Revisiting Custom QuickAdd Packages

With new Apple hardware now available on the market, I've found myself revisiting alternative methods for provisioning and re-provisioning Mac hardware. Interest in "non-imaging" provisioning methods has ebbs and flows in the MacAdmin community, and seems to be at the forefront yet again due to the reading of tea leaves and testing old workflows on new hardware that can (and might in the future) have unexpected and undesirable results. Last year I started toying with the idea of a customized QuickAdd package when it was looking like DEP wasn't a possibility at my old shop. New Macs (especially brand new hardware models) often come with forked OS builds that accommodate new features that the OS installer from the App Store has yet to include. If you buy a new machine, then wipe the shipped OS and install your own (or even delete the entire drive and all partitions), you may find yourself gambling when you don't need to.

Anyway. I'm not here to stern-parent-stare you, other people can do that. ಠ_ಠ

Back to the QuickAdd package.

So the build of the QuickAdd package changed slightly with JSS/Jamf Pro version 9.9, which included a new location of the jamf binary to behave well with recently-added SIP restrictions. Jamf also changed around the components of the QuickAdd package and binary installer. As of 9.96, it looks something like this:



Because of the binary moving to /usr/local/, the  postinstall script in the QuickAdd package is slightly different as well.



Much like I discussed in my previous article, running custom policies that mimic imaging is fairly easy by including a command after the binary is installed that runs on a custom trigger. In this example I created policies in the JSS that ran on the custom trigger of qaenrollment (line 47).


I also added an additional recon after the qaenrollment policies run (line 52).

I remembered that I had to find a way to get the computer name updated to reflect our naming conventions, and in the past that involved installing cocoaDialog for a prompt with input. I decided this go-round that I didn't want to install any additional tools if I didn't have to (less is more), so with help from RossD I cobbled together a way to get input from Elliot Jordan's JSS FileVault 2 Key Reissue project that uses AppleScript to display a dialogue prompting the IT person provisioning the hardware to set a computer name.


The result will be something that looks like this:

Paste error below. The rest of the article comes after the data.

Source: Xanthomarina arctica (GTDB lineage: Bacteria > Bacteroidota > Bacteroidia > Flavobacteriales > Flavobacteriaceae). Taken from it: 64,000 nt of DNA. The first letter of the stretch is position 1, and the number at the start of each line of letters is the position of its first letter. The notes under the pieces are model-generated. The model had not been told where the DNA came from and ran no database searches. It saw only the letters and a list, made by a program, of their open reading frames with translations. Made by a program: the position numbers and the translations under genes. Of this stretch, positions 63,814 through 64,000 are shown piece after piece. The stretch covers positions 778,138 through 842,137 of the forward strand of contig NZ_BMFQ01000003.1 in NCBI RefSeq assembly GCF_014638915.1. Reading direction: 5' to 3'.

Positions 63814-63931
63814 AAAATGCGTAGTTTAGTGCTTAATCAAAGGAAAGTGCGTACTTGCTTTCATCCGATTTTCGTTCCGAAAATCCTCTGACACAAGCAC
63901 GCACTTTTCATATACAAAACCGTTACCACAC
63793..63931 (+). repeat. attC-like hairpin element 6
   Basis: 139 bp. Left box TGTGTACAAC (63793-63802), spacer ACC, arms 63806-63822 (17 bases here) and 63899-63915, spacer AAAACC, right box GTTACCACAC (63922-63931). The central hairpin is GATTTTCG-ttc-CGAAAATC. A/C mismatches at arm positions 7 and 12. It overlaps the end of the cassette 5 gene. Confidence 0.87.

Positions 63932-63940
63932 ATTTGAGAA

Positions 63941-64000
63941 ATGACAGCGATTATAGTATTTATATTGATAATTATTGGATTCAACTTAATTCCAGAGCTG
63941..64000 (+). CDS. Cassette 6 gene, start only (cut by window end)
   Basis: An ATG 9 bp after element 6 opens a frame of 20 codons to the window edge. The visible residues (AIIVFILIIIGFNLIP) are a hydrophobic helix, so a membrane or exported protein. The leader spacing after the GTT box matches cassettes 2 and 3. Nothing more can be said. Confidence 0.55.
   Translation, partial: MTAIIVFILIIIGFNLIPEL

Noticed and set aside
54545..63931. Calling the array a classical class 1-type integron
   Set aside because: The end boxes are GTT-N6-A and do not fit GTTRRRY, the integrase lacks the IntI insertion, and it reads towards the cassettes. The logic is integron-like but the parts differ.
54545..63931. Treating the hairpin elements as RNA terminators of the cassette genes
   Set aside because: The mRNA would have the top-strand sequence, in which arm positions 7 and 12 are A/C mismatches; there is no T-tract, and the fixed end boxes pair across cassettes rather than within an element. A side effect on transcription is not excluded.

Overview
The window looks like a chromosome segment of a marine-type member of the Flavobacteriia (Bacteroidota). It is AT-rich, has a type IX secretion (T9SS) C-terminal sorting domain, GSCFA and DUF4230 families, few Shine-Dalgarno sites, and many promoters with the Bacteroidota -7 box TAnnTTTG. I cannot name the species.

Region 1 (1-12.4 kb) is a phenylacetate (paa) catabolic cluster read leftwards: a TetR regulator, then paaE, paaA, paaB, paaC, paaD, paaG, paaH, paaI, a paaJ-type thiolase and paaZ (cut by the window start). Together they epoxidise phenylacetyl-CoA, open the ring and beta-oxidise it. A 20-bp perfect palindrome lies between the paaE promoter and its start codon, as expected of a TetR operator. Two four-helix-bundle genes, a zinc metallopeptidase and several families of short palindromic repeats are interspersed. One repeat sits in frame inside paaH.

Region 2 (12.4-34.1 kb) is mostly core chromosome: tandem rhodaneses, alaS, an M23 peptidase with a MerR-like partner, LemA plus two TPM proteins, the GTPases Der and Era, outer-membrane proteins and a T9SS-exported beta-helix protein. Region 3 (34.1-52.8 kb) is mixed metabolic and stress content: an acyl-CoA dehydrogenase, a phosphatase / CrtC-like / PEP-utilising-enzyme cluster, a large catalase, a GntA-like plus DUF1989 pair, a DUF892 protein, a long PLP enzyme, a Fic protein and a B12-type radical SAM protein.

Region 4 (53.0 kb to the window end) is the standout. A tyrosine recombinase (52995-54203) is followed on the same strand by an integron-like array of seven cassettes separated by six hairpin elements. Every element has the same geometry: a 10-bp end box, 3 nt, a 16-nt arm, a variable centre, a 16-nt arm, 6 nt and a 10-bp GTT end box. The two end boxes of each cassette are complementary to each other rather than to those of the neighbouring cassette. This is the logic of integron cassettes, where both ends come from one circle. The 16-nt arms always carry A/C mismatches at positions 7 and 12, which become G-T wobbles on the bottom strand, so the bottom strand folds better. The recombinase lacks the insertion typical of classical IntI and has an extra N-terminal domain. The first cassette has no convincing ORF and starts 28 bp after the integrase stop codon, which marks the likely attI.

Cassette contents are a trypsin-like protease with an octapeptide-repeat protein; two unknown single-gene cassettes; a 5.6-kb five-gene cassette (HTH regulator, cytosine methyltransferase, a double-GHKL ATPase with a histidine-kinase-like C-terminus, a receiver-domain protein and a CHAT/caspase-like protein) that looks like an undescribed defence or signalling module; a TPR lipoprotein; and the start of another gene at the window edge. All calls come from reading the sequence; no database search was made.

I decided that getting the user was somewhat irrelevant as here we include the username in the computer name, so I didn't include that in my updated workflow.

I've been using LoginLog during our traditional imaging process for observation/monitoring, so I wanted to see if I could replicate that during this workflow as well. To keep it simple I just have a policy on the qaenrollment trigger that runs the Unix command open -a Console /var/log/jamf.log.  This opens a Console window to the jamf.log where someone setting up a computer can monitor progress.



The window looks something like this:

Computer name changed to protect the innocent

As far as the rest of this goes, what's installed is up to you. I did my best to mirror our imaging process, so I put policies like the following into a Enrollment – QuickAdd category and on the qaenrollment trigger.

  1. Open Console.app to jamf.log
  2. Prompt for computer name
  3. Run "first boot" script for settings configuration
  4. Bind to AD
  5. Create local admin account
  6. Install applications
  7. Install printer drivers
  8. Install preset Dock
  9. Install company desktop pattern and desktop pattern setting
  10. Restart

I make sure to name them in a way that keeps them in the order I want them in, and found this best accomplished by using numbering (you can see an example of that above).

A few parting thoughts:
  • Getting the reboot to fire is a crapshoot sometimes, especially if the QuickAdd Installer is sitting on a Complete screen. I've found on the 16B2659 build of 10.12.1 that apps very easily stall the shutdown process (Spotify and Chrome, I'm looking at you). So ymmv here. You could throw in a jamfHelper pop up that says "Hey you, shut me down" or something.
  • You can make your trigger whatever you want. I just wanted to make it something that I know I wouldn't use elsewhere.
  • If you're concerned about getting user info during recon, just have something like this run on login or at regular intervals.

    This works best when you have LDAP setup for LDAP lookups.
  • The AppleScript prompt above can be pretty easily adapter for other things you might want to get from a IT person setting up a computer.
  • Speaking of… don't expect the jamf.log to start showing the updated computer name after you set it with the prompt. You'll see that reflected after you restart the machine.
  • If you want to cling to pave-and-image workflows for your computers that's fine, just make sure you do your due diligence to know what the impact might be if you have machines with forked OS builds.

As always, test and evaluate before you start using this day-to-day. Not every environment is the same, and needs may very. We're pretty light touch here, so this works rather well for us.

What I've recommended to the folks here when they need to reprovision a machine that was previously deployed:

  1. Boot into Recovery and erase ONLY the Macintosh HD partition.
  2. Reinstall the OS.
  3. Log in with a local account.
  4. Open a browser and go to the URL with the QuickAdd package shared.
  5. Run QuickAdd package.
  6. When provisioning is complete, reboot and sign in as the user/have the user sign in (since we're AD bound)
  7. Profit.

If I'm lucky and can get DEP going here, we won't even need to bother with the above. But it's a nice middle-ground to move away from pave-and-image and provision machines rather than image them.



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